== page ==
The field curvature is very low. The tested sample had a good centering quality.
Please note that the MTF results are not directly comparable across the different systems!
Below is a simplified summary of the formal findings. The chart shows line widths per picture height (LW/PH) which can be taken as a measure of sharpness. If you want to know more about the MTF50 figures, you may check out the corresponding Imatest Explanations
Chromatic Aberrations (CAs)
Lateral CAs are very low and nothing to worry about.
You won’t really invest in such a lens if you didn’t intend to use it for shallow depth-of-field photography, so now that we know that the lens is sharp – let’s see how it renders out-of-focus areas.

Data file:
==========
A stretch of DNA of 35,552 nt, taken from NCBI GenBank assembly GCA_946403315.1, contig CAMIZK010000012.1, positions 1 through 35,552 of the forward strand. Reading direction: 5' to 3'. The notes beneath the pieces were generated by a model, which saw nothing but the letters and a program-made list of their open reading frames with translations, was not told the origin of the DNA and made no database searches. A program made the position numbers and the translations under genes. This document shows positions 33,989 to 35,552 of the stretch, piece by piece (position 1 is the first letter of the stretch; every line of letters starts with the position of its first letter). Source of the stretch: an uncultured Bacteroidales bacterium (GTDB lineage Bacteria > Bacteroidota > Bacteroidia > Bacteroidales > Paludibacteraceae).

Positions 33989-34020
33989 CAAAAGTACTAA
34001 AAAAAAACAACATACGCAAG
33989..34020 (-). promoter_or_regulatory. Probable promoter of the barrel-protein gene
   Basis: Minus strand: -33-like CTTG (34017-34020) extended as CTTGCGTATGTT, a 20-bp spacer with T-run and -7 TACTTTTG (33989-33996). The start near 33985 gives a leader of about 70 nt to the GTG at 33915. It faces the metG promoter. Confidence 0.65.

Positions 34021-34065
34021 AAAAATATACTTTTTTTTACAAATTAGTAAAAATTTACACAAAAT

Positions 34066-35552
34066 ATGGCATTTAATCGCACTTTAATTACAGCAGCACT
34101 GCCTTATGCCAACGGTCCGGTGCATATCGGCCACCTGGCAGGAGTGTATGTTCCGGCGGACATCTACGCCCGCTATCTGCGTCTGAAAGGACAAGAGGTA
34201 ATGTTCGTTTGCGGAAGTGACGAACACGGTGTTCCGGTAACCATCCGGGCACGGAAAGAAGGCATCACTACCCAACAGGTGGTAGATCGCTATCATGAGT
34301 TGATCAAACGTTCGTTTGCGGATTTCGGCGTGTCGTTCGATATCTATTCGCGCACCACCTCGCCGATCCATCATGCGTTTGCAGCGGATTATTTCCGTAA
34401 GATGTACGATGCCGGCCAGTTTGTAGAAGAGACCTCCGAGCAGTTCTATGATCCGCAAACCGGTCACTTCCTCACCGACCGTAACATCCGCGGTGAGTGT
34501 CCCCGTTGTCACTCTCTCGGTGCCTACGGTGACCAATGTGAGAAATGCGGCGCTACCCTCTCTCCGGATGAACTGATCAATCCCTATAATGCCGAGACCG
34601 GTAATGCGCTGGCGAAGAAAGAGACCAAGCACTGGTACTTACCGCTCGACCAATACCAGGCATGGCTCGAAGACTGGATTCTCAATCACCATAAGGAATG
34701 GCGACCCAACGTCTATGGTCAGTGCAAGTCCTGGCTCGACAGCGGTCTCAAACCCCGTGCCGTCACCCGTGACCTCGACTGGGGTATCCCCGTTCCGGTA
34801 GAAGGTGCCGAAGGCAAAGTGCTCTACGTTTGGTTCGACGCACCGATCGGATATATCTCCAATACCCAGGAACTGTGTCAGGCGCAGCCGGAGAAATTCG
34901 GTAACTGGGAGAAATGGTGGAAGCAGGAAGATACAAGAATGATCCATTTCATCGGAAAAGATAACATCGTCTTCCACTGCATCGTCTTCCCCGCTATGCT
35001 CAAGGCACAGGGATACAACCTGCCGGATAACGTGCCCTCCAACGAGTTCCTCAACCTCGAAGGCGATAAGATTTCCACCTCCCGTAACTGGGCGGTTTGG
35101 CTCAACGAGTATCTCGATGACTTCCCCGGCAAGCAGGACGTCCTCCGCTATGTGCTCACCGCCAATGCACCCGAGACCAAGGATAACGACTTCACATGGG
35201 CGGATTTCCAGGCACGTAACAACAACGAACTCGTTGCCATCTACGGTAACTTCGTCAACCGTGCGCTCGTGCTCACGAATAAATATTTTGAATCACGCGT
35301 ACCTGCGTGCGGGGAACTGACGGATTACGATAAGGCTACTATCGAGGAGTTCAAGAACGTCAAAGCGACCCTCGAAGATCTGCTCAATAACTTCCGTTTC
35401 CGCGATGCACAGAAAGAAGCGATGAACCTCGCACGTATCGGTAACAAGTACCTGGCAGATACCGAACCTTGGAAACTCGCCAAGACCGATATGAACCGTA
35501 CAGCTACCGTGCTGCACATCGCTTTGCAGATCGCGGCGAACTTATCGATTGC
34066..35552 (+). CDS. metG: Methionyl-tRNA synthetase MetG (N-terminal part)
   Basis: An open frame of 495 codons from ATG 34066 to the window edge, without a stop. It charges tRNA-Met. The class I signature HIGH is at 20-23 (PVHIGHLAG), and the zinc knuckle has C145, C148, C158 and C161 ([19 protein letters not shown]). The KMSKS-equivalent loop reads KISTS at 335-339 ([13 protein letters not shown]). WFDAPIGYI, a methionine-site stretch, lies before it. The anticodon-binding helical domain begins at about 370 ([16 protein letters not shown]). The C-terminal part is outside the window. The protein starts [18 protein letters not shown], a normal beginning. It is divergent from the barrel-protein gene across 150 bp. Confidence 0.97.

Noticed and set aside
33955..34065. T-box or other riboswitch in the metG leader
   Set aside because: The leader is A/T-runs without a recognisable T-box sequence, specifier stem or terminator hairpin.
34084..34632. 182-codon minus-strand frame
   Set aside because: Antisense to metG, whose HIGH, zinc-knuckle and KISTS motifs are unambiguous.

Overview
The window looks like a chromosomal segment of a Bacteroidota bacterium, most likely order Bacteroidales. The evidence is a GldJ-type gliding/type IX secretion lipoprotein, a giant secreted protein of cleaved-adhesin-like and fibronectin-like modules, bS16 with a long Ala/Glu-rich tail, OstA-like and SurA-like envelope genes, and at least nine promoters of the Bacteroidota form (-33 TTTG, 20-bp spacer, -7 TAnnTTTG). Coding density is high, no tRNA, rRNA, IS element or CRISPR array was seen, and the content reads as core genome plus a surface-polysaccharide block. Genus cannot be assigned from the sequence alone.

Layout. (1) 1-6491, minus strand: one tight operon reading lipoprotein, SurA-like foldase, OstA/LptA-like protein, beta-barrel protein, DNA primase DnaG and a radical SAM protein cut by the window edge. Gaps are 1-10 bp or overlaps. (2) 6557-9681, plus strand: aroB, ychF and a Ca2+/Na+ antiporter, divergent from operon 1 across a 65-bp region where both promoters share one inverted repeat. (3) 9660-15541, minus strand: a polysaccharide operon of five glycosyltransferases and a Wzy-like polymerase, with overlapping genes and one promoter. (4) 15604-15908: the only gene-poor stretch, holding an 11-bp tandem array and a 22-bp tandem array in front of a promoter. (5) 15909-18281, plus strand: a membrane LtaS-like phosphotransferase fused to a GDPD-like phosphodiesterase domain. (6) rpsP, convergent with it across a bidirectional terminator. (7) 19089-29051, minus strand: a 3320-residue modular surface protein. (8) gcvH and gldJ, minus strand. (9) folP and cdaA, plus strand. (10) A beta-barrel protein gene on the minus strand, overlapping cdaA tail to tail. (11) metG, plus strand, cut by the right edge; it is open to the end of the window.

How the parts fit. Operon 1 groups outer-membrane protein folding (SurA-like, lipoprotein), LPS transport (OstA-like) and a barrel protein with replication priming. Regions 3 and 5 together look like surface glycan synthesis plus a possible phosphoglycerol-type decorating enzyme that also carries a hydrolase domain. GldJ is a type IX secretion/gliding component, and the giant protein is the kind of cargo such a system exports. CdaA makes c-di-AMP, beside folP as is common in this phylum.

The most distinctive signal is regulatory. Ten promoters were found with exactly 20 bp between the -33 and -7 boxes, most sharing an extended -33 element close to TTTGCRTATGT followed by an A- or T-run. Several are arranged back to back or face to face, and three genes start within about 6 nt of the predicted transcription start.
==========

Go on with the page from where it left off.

Out-of-focus highlights are nicely rendered near the image center, at least. As you can see below, the inner zone of the discs is very smooth, with just a hint of outlining. Stopping down to f/2 maintains the circular shape, and a more edgy aperture shape is just barely visible at f/2.8. The 11-rounded aperture blades are doing a nice job here.
The Sigma lens isn’t immune to the deterioration of the highlight discs towards the borders/corners. Unfortunately, they deteriorate “very early” – at f/1.4, the discs are only circular near the center. The corner highlights are “cat eyes”. This is a mechanical vignetting effect. Stopping down broadens the “perfect” zone, although the quality of the corner discs is certainly not ideal, even at f/4.
The quality of the general blur in the focus transition zone is good in the image background, although less so in the image foreground, which shows double halos at contrasty edges.